By Nathaniel LaCelle-Peterson
It is with little fanfare that the Internet has seeped into the day-to-day routine of life. It is a quiet medium that regurgitates pictures of my friends smiling and pointing at waterfalls or platefuls of chicken-waffles, the day’s news, the day’s think pieces about yesterday’s news, and the vague affirmation of strangers quantified in likes, “wows,” and retweets. There’s rarely a waking hour where I don’t unthinkingly reach for my phone and let myself melt down into the two-dimensional world of image and texts. I am not here to pass a judgment on these changes—they are complex, and too easily condemned out of the discomfort of change—but to explore the simple idea that art, in some capacity, reflects life. And a significant portion of our lives are now spent online.
The Internet is not devoid of people making (loosely-defined) art; YouTube, any image-sharing site, and social media make large audiences handy to anyone with WiFi. This does not mean that all of the art being made on the Internet is good—middle school boys not only comprise most YouTube comment sections, but provide us with commentaries, satires, music videos, and Minecraft “lets-play” videos—but it is exciting to think that any living room can become the stage for an audience of millions.
Living rooms with online audiences are a radical democratization of art, but the sense of intimacy they provide is a voyeuristic trick. It can feel as if you’re really there, sitting awkwardly close, on the bedroom floor of your talented friend who’s playing an overwrought cover of “Let’s Do It in the Road”—although you many think that their tasteful posters and ironic T-shirt are proof that you’re destined to be fast friends, to the onscreen kid with the guitar, you don’t exist. Off-screen, you know nothing about their life.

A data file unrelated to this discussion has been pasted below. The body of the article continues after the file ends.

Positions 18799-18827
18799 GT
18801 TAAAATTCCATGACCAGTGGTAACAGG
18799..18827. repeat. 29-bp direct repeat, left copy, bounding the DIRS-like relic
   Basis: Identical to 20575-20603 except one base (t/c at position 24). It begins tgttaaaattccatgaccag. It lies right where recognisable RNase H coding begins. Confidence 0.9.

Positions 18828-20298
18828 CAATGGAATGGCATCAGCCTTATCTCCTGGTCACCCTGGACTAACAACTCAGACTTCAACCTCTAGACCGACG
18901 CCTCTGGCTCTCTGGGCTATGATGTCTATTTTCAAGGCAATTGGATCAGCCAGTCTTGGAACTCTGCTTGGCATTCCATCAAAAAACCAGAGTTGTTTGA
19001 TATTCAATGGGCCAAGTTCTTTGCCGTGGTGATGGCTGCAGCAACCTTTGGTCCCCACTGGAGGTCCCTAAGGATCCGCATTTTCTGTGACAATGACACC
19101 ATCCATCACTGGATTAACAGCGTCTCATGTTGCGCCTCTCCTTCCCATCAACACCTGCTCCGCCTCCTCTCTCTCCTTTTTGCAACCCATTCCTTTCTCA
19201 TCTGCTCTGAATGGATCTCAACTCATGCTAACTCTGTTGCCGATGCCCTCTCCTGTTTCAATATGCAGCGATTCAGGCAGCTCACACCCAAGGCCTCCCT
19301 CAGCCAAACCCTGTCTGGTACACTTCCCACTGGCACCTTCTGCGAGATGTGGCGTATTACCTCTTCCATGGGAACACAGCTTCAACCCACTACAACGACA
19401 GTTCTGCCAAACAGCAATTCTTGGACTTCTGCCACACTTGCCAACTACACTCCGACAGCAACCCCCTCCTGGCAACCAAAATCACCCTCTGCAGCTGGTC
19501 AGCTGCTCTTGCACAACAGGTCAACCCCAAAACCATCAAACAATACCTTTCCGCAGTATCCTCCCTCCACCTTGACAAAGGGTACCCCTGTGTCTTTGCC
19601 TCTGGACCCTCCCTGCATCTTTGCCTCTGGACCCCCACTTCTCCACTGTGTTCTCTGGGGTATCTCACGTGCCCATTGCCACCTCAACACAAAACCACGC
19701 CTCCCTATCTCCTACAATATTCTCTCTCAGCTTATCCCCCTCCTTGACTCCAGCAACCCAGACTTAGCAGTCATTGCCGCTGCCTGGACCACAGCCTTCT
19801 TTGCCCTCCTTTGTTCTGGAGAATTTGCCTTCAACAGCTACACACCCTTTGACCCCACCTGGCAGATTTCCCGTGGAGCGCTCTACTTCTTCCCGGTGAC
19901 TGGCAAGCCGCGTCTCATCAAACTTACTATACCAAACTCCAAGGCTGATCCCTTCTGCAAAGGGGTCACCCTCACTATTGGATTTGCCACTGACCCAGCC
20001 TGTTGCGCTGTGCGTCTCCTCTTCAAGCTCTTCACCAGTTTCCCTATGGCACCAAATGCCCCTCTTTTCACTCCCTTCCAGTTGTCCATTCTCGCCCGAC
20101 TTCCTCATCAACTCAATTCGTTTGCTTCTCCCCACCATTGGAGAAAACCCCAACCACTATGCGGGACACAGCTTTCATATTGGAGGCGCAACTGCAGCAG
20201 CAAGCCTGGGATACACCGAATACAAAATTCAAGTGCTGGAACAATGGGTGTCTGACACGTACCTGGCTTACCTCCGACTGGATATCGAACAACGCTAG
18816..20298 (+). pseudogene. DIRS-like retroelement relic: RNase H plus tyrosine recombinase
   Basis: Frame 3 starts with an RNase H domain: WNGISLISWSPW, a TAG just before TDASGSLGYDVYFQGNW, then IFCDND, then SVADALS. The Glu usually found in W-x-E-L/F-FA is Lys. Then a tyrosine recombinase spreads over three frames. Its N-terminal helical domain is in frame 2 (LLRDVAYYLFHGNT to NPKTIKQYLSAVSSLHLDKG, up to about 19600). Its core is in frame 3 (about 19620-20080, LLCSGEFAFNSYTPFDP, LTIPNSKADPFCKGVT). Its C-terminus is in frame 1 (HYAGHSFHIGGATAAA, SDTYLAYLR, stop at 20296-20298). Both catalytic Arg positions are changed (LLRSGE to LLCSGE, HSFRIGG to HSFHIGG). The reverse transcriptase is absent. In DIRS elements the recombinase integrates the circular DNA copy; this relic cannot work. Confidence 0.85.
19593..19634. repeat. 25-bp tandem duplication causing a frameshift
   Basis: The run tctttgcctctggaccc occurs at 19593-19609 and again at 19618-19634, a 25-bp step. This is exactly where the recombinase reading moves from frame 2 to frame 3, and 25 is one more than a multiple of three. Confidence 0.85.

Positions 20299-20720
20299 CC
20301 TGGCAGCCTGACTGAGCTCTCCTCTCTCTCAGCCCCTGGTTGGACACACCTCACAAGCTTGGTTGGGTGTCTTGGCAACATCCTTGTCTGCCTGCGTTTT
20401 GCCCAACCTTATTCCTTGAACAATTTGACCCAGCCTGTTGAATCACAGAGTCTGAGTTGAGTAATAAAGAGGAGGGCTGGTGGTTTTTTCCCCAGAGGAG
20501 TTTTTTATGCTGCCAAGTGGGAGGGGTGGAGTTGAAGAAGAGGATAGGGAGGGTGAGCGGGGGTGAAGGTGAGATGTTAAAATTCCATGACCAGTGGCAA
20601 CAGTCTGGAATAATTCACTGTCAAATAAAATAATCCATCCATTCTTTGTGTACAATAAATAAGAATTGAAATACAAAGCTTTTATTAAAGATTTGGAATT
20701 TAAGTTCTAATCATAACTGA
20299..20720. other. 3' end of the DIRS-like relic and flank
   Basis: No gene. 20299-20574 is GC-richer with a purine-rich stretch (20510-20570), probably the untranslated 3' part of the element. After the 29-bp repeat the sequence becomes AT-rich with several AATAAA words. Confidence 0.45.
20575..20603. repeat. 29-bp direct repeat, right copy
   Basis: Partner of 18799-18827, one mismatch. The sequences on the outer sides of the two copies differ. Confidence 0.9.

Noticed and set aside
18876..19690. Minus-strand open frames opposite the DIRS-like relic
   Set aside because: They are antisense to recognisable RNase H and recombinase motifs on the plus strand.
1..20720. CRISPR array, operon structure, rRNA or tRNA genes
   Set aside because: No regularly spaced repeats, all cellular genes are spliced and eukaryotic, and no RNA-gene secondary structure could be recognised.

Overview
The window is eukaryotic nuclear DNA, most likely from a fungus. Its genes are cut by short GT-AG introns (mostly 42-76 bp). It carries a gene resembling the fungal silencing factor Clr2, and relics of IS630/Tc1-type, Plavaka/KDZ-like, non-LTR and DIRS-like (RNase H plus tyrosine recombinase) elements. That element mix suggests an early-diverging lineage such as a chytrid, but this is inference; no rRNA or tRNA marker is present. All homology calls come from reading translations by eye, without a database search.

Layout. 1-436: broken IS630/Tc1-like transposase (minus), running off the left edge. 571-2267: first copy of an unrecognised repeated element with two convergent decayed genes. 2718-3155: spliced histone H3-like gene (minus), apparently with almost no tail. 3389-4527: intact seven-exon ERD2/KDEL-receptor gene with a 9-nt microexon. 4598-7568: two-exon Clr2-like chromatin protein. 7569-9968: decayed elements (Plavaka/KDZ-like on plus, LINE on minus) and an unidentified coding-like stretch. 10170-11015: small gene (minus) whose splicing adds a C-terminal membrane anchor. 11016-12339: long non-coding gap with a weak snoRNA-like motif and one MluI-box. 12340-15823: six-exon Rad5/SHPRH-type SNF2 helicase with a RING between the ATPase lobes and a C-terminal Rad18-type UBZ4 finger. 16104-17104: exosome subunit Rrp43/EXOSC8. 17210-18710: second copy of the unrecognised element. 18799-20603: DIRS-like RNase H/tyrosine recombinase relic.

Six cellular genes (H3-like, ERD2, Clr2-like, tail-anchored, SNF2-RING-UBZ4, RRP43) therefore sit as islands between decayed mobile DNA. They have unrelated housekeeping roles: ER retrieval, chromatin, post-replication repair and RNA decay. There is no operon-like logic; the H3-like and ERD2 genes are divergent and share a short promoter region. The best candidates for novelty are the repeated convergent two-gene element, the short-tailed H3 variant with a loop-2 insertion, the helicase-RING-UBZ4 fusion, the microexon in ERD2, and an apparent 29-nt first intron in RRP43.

Bill Wurtz is one of the many amateur-turned-sensation content producers (I’m shying away from throwing “artist” around here; the difference between art and commercial content online is constantly challenged and a little arbitrary) who, for most viewers and readers, exists only as their work, in the trivial ether of the Internet.
Wurtz is most famous for his 9-minute-long, frenzied, and attention-deficient “History of Japan” YouTube video, which shares a fairly nuanced history through manipulated graphics and gratuitous lounge-jazz intrusions on his speedy narration. His commentary on various historical turning points and developments is both whimsical and informative, and the musical jingles that suddenly grip his storytelling often bookend major historical events or adjectives (“It’s time for World War One,” “Jesus,” “Trees,” and “Beautiful” are all suddenly sung and played). Besides this sole longer work, Wurtz’s videos are essentially just these bookend jingles—an unresolved chord progression, played on a synth keyboard and clean electric guitar—set to simple computer graphics of text, or webcam videos of Wurtz in his messy room. The “lyrics” are all short catchphrases, ranging from “I hate myself,” to “space toast,” to “a neat thing to do in your spare time.” The music is impossibly upbeat, which is ironically undercut by the simple, frequently sad lyrics—my personal favorite being the sung line: “Hello, thanks for checking in, I’m still a piece of garbage.” The video graphics are neon-paletted and pulled out of the deepest reaches of Microsoft Paint. The videos are painstakingly low effort—typically, they are only the text of Wurtz’s singing and small Clip art style pictures which relate to the lyrics.